</idle musing>

Sunday, August 06, 2017

Mode of action or attribute?

"Yahweh is again reminded [in Ps 86] that he is a good and forgiving (sallaḥ) God. The grammatical construction of the qaṭṭal verbal adjective, a form occurring only in this passage, underscores 'that here a divine attribute is bing described, not merely a mode of action.' [Kedar, 107f.] The enduring aspect of this forgiving element in God's personality is being emphasized."—Hausmann in TDOT 10:262

Thursday, August 03, 2017

The audacity!

YHWH’s request to be left alone implies the possibility of not leaving Him alone and thereby restraining God in the outworking of the judgment. In other words, God’s demand implies nothing less than that Moses has to make Israel available for punishment, as it were, otherwise YHWH would be hindered to act. Jewish interpreters have long noticed the disturbing notion that Moses is somehow capable of holding back God from executing His judgment. Rabbi Awahu comments:
If this verse were not written, it would be impossible to say it. This verse teaches us that Moses held the Holy One, blessed be He, like one grabs the cloak of a friend and said to Him, Master of the universe, I will not let you go until you have forgiven them.
Standing in the Breach, page 132

<idle musing>
Now that is audacity! And that's what we're called to as Christians: to intercede on behalf of others. As I've said many times on this blog, the prophets spend as much time interceding on behalf of the people with God as they do telling the people to repent. Would that were true of me!
</idle musing>

Wednesday, August 02, 2017

That sums it up

I would like to suggest that Deuteronomy 5–11 provide an intrinsic definition of Israel’s ְצָדָקה [ṣādāqah]. It is characterized by wholehearted love and trust in God and a devotion to keep the commandments (cf. Deut 10:12–20; 11:1, 22; 19:9; 30:16). In obedience to the law, the fear of YHWH is realized (cf. Deut 6:1–2, 24).—Standing in the Breach, page 127

Tuesday, August 01, 2017

The book is dead! Long live the book!

Just ran across this today, about the "death" of the book. The final paragraph sums it up (although I encourage you to read it all):
All the handwringing that the book is dead is really directed to the “books that are really not books,” the kind of things enumerated above that were published as books at a time when that was, however inadequate, the most viable format. The long-form text, on the other hand, has no real competition outside of the entertainment area, where Netflix and HBO compete with the commercial novel (but not, for the most part, with the literary novel). For all our talk about reduced attention spans, some ideas require space to stretch out in, some areas need extended syntheses. It is a mistake to make a book more like the Web, valuable as Web-like publications are. But they are different kinds of publications. The future of the long-form text, the core meaning of a book, is in making it more like itself.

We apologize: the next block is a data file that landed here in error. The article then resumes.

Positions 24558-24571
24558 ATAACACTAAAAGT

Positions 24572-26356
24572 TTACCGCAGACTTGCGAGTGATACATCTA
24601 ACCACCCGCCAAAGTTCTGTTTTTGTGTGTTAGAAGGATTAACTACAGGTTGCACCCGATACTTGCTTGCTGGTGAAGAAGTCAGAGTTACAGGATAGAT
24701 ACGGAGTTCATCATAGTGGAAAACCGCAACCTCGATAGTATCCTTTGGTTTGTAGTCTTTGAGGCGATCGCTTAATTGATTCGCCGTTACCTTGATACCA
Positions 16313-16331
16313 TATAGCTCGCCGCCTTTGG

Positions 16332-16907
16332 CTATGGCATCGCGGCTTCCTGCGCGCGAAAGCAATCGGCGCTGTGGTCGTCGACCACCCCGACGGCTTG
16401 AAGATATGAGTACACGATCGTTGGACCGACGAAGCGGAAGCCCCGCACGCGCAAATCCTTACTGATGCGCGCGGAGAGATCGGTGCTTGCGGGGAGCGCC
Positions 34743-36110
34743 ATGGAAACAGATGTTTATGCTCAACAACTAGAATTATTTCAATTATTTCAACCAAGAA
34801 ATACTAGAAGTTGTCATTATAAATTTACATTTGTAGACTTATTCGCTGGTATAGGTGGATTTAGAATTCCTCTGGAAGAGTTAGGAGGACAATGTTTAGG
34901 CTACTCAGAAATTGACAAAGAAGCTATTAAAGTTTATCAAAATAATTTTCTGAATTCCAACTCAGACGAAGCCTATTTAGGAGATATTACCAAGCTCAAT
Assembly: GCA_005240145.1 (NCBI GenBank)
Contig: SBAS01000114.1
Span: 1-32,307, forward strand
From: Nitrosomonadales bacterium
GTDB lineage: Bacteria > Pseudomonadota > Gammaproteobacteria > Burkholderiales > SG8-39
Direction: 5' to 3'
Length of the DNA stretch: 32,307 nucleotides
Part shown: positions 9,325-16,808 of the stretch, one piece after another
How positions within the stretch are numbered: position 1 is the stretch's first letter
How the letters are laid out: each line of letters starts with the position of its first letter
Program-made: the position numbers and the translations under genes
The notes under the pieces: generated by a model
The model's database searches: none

<idle musing>
I would take issue with reference materials being better digitally. There’s still a lot to be said for the paper dictionary/lexicon. I still reach for BDAG/LSJ/HALOT/BDB/DCH—there’s something about a paper version that makes it easier to pick up a lot of info in a quick glance and then go deeper. I have electronic versions of most of those, but find I rarely use them as opposed to the paper version.

That also goes for text editions. I find navigating a text with an apparatus criticus to be easier on paper—although I'm sure others would disagree with me there.

Sure, the hyperlinking is nice—and I take advantage of that. But, the initial look-up (for me) is easier via paper. Mind you, that's not because I'm a amateur at things digital—I built my first computer back in 1982 and have been on the Internet since 1995. I even ran an IT department for five years and had a network running Linux, BSD, and Windows in my basement for several years. But, there are things that are better on paper, just as there are things that are better digitally.
</idle musing>

Why interecession is necessary

God’s good original intention and purposes with Israel have been endangered by sin and God’s wrath. Divine change of mind has to be understood against this background. As we have just noted, not only does His tendency toward grace and mercy belong to YHWH’s constancy, but so too does His commitment to holiness. God’s intended judgment, however, is always open to an appeal to mercy and compassion. It is in the context of a loyal and responsive God that Moses’ intercessions, and any other prayer, must be understood. YHWH’s nature enables Him to respond to development and incorporate it in the shaping of the future, for better or for worse (cf. Jer 18:1–12). The notion that God genuinely concerns Himself with a prophet’s prayer in working out His judgment is not a sign of divine weakness or inconsistent behavior. Rather, it is a sign of true greatness. God can and chooses to accommodate human prayer in His will and plan.—Standing in the Breach, page 100